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Student’s Research Earns Third Place at International Conference
Biotechnology graduate student Amber Davenport’s love for science is centered on helping people.
Fort Valley State University graduate student Amber Davenport is surpassing goals and making a name for herself in the science world.
Her poster presentation on nanotechnology secured a third-place win at the 11th annual hybrid conference of the American Council for Medicinally Active Plants (ACMAP) at the Inter American University of Puerto Rico this summer. Nanotechnology is an emerging scientific field that impacts food and agricultural systems. This innovative technology manipulates matter on the nanoscale (about 1 to 100 nanometers) to produce new structures, materials and devices.
The biotechnology major is using her research skills in the laboratory to create a nano biosensor, which operates like a pregnancy test, she described.
“I use nanoparticles to detect a toxin prevalent in peanuts. Aflatoxin B1 is naturally occurring and produced by fungi,” Davenport explained. “It grows in the soil and is found on crops.”
For that reason, the young scientist is creating a sensor that is easy to use by small-scale and commercial farmers to detect aflatoxins in peanuts.
“The optical sensor determines the presence of aflatoxin B1. I am using a spectrophotometer for ultraviolet-visible absorption, which gives the concentration of the aflatoxin in the solution,” she said. “Because peanuts grow underground, they are susceptible. This is important in Georgia because we produce more than half of the country’s peanuts.”
Davenport said this research matters because aflatoxins affect agriculture not only in Georgia and the United States but also in other countries where they do not have the necessary resources to control the spread of this toxin.
“My method of detection is rapid, sensitive and selective to only aflatoxins. It does not require a lot of time or money,” Davenport said. She added that she is making the nano biosensor sensitive because a small quantity of aflatoxins can make someone sick. Aflatoxins can cause cancer, liver failure and many other diseases.
For Davenport, her love for science is centered on helping people.
“What drives me is making science practical, acceptable and applicable for people in different socio-economic classes and who may not have the same benefits as those living in a first-world country. I want to make an impact everywhere,” she said.
The Fort Valley, Georgia, native emphasized science is fun, but it answers the key question she explores every time with her work: How does this research impact the world?
“My research has broader impacts. Some years ago, 125 people died and about 317 people were affected with aflatoxicosis because of the inability to detect the toxin and there were no measures to prevent it,” she said. “Peanuts are valuable. It is the fourth most edible source of vegetable oil and the third most important source of vegetable protein across the world.”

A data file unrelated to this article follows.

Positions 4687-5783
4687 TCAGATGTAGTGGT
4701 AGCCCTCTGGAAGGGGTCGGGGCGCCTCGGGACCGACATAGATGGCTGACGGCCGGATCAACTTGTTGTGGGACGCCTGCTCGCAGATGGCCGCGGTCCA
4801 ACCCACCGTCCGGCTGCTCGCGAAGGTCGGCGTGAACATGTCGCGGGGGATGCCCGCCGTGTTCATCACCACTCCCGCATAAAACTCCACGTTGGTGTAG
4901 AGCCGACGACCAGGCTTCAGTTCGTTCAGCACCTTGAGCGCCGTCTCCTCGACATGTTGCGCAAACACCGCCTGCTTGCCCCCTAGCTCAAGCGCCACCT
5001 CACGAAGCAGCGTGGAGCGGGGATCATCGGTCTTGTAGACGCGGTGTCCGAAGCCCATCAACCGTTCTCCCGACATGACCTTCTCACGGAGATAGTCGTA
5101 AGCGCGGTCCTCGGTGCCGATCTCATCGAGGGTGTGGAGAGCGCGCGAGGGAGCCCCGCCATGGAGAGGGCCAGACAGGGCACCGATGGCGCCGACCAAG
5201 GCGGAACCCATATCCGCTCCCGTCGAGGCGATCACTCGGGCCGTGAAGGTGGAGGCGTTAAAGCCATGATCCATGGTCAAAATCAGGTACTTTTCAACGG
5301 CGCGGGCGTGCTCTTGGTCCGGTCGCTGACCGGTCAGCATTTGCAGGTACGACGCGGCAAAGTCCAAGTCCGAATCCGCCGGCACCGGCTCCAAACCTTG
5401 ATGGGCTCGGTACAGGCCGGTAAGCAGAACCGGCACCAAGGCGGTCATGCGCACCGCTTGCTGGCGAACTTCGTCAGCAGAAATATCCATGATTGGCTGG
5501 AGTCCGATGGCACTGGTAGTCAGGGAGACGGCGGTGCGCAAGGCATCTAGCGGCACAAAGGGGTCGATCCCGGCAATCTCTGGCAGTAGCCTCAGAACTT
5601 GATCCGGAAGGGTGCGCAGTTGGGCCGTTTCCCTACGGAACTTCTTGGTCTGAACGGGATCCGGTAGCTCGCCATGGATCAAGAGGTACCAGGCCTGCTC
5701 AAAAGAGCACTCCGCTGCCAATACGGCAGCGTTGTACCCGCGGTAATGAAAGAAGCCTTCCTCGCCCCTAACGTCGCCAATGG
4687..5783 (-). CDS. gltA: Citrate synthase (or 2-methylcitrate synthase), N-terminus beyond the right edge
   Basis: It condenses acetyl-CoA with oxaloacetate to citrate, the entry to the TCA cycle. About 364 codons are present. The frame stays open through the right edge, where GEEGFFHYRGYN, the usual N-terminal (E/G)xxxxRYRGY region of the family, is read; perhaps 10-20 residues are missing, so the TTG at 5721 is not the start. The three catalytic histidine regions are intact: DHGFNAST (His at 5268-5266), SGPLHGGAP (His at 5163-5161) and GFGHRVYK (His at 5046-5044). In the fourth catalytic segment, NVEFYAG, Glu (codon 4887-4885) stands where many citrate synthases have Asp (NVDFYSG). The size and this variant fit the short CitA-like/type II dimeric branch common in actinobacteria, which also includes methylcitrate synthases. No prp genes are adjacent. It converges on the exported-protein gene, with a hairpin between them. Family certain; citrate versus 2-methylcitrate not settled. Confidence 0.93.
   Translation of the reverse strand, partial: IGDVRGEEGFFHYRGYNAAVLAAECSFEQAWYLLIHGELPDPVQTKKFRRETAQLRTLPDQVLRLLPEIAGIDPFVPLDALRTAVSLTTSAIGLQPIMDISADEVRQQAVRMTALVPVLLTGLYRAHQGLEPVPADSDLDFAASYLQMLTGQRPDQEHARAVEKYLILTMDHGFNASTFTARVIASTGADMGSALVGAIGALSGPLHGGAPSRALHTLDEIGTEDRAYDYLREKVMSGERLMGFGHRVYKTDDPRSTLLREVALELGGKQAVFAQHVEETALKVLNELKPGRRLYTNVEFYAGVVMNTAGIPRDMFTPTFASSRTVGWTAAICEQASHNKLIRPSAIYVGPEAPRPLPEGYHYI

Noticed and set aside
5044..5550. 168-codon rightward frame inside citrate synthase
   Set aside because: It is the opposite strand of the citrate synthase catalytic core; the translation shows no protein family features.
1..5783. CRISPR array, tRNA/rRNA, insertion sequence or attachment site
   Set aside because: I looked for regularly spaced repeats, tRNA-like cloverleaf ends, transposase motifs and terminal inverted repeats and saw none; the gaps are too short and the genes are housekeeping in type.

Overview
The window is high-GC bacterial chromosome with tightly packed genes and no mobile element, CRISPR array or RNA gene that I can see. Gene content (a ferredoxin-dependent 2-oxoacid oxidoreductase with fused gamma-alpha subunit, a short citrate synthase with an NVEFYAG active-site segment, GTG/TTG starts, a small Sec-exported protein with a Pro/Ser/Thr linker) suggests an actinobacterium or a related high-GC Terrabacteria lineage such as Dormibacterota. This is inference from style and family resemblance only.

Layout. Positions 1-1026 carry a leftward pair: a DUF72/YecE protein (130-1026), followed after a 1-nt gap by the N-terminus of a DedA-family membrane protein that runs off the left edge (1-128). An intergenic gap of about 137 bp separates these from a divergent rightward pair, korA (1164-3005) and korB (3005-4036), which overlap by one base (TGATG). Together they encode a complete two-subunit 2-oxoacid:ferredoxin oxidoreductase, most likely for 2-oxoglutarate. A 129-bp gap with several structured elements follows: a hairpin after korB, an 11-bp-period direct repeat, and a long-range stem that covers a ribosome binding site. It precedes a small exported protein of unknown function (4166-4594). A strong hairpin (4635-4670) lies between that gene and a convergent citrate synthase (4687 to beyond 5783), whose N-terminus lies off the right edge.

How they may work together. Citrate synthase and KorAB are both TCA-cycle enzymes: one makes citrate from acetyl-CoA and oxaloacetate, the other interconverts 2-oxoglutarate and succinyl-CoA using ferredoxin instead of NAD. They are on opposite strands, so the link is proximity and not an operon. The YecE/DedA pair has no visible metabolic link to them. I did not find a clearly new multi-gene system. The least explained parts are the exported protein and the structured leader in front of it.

The graduate student said representing FVSU on an international level was a humbling experience. “I was honored and excited,” she said. She was among three other peers who presented at the conference and the only student from a historically Black university to place.
“I know that I belong here,” Davenport said with confidence. “To know that the work I have done is making a difference and being seen is rewarding.”
She applauded Nirmal Joshee, Ph.D., FVSU professor of plant science, who co-chaired ACMAP, and her adviser, Hari Singh, Ph.D., chair of the Department of Agricultural Sciences, who goes above and beyond to make sure she succeeds.
“I am proud of Ms. Davenport’s achievement,” Singh said. “I see her as a role model for aspiring graduates because of her passion for science and she’s motivated, a quick learner and always ready to help her peers.”
Davenport expressed, “Fort Valley State has done so much for me. I earned my undergraduate degree from FVSU in biology and am now getting my master’s degree in biotechnology. I made the best decision transferring to FVSU.”
Having a place at the table as a Black woman in the science field is monumental for the Warner Robins High School graduate. Davenport says she is making noise not only at her alma mater but internationally as well.
“I am grateful for the opportunity and connections. It feels good to make people proud and to be in a position where I am breaking the status quo and achieving the goals I set for myself,” she said. “This work gives me purpose and joy.”
In addition to her participation in Puerto Rico, Davenport presented her research at the 20th Association of Research Directors (ARD) Symposium in Atlanta and on FVSU’s Research Day, where she placed first for her oral presentation. She also participated in a workshop with the Alliance for Science in partnership with the Foundation for Food and Agriculture and interned in the summer of 2021 at the University of California, Davis, where she plans to pursue a doctorate in agroecology following graduation in December.
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